Winter can be a notoriously brutal time for many of us, wreaking havoc on health both mental and physical. I’ve been following the words of many fellow bloggers and online friends with no small degree of empathy as they fight lengthy battles with illness. I’ve listened to those coping with SAD, trying to hold to stability as the sun gradually returns to a higher place in the sky, the light lasting a bit longer with each day. I’ve read the words of folks like Aubs, who took a genuinely terrible injury after falling on the ice and yet found wisdom from it. I’ve shaken with anger alongside Aine as she described what she lives through on a daily basis as someone who is chronically ill, black, and poor. I read about these experiences with bodies that have been hurt or are constantly hurting, see discussions through various media platforms about the dangers of uncritical positive thinking regarding one’s health, and in turn find myself struggling with a vague, writhing sense of how can I make this better while simultaneously looking at my own body and recognizing things about it that would have been much simpler to let well enough alone.

You see, I really hate caving to limitations. Hate admitting that there are things that I physically cannot do. I’m as stubborn as anyone I’ve ever met when I take on a challenge, and if I say I’ll do something, it will damn well get done, come hell, high water, or hypertension.

I had the realization recently, after talking with Khenne about the trend amongst dual-Parented members of the House of Netjer to connect more with one god over the other, that this relates to why I lean so much more strongly towards Set in my spiritual practice. I take pride in the sheer grit that He represents for me and that I aim to reflect in my active, day-to-day worship of Him. Every single dawn He’s up and fighting the Uncreated One, taking the bites and the poison, largely because someone has to but no one else can. There is no sense of “backing down” in this aspect of Set’s nature, there is no “today I’m going to take a break because I need some time for self-care.” There is only moving forward, getting the job done, and putting that critical necessity, that responsibility, ahead of everything else.

Through this lens did I view my responsibility to family over the past month, cramming five cities worth of travel by bus, car, and train into ten days.  All the while I played marital counselor to aging, angry parents, served as nurse to a relative who handled his illness as maturely as a five year old, and worked as organizer for an extended family who largely seem to have stopped caring about bothering to schedule time with those who travel for hours to be with them. I did this without complaint, keeping the grief I felt contained, and instead charging forward, getting through it, seeing my responsibilities through.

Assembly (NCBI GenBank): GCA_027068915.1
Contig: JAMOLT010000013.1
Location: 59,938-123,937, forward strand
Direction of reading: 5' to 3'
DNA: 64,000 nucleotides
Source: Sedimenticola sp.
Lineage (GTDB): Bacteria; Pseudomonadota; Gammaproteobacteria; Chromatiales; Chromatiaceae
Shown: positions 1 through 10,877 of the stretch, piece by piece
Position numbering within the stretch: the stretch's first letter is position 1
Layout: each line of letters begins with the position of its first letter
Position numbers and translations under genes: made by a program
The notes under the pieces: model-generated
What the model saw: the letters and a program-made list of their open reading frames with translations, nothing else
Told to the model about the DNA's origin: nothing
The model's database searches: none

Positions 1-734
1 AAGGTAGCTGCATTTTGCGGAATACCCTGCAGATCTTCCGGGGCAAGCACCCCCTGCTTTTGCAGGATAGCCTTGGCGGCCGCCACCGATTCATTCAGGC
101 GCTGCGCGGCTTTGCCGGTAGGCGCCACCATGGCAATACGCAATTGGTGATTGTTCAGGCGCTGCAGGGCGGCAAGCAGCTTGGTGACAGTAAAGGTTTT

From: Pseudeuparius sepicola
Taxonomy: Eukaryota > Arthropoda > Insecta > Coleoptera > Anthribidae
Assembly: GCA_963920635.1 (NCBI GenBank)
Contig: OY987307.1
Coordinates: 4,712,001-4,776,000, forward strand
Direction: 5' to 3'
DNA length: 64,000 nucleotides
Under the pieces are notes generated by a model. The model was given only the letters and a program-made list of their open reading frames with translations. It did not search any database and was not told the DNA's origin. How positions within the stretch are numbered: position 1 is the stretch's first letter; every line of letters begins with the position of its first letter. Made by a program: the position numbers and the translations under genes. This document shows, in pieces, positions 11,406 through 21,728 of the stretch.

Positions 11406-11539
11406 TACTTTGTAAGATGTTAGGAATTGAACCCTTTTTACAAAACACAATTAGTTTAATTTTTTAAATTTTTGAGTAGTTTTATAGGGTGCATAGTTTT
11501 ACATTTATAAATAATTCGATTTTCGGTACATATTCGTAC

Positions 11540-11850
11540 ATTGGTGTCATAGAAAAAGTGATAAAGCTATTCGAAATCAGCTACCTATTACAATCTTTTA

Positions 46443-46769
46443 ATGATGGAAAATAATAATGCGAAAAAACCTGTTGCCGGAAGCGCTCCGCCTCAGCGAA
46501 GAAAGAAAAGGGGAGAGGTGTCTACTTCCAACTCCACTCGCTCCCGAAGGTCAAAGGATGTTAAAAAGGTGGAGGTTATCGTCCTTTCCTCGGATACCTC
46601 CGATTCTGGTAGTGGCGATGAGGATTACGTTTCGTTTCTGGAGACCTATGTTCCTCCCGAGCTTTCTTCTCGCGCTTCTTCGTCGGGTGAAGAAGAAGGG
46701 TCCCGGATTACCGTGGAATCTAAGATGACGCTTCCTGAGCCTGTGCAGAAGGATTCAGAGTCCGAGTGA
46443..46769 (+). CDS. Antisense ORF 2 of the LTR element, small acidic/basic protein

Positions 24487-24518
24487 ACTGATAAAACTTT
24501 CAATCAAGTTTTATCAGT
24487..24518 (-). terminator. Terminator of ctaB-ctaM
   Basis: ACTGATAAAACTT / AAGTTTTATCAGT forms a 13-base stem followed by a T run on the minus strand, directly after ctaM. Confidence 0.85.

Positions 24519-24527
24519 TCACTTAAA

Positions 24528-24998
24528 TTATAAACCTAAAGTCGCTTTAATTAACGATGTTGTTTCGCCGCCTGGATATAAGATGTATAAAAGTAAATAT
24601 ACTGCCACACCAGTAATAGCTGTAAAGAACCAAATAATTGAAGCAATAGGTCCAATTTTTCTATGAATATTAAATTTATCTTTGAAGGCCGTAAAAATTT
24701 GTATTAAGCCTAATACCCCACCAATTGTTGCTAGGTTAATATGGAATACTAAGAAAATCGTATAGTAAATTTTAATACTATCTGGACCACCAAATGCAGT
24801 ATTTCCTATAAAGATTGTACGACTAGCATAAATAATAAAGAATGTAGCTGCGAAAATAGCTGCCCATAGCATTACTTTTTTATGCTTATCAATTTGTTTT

I was not surprised when I became ill half way through the trip, violently so by the time I returned to Pittsburgh, fighting my way through work on Friday through the necessity of keeping my job, and then effectively collapsing after taking the bus home.

But it was not Set whose presence I felt during the days that followed, my lungs rattling from the fluid in my bronchial tube, each breath an exercise in deliberate motion, shallow and controlled, trying to avoid the minutes-long coughing spells that would leave me dizzy and occasionally half-blind from lack of oxygen. It was not Set who watched me with concern and frustration as my right hand blistered over with hot, red welts triggered by a prescribed antibiotic that my body rejected, nor was it His voice that I heard as I reached out to my gods in a panic during my third day largely confined to bed, albuterol shakes and a fever ramping my anxiety to levels that left me irrationally convinced that I was actually going to die at age 26 without some way to fight the infection, some way to help me breathe.

It was Bast who watched me with cool green eyes, Her immense presence surrounding me and then forcibly drawing out the whole of my grief for a family that had hurt me, and a body that had caved, as it so irritatingly and frequently does under such stress and pressure, to bronchitis, anxiety, and allergic response.

I wept, I choked, I gasped, I wailed, and I hated every single minute of being so utterly out of control. I hated it all the more for occurring in my partner’s presence, when he’s had his own health battles to deal with of late. But then the experience was done, the rage and grief largely out of my head and heart, and I slept more fitfully than I had in days. My life predominantly continued to revolve around sleeping for several days following. I made it to work, I did the bare minimum for other obligations, but for almost everything else which I normally hold myself responsible, I just said, “No.”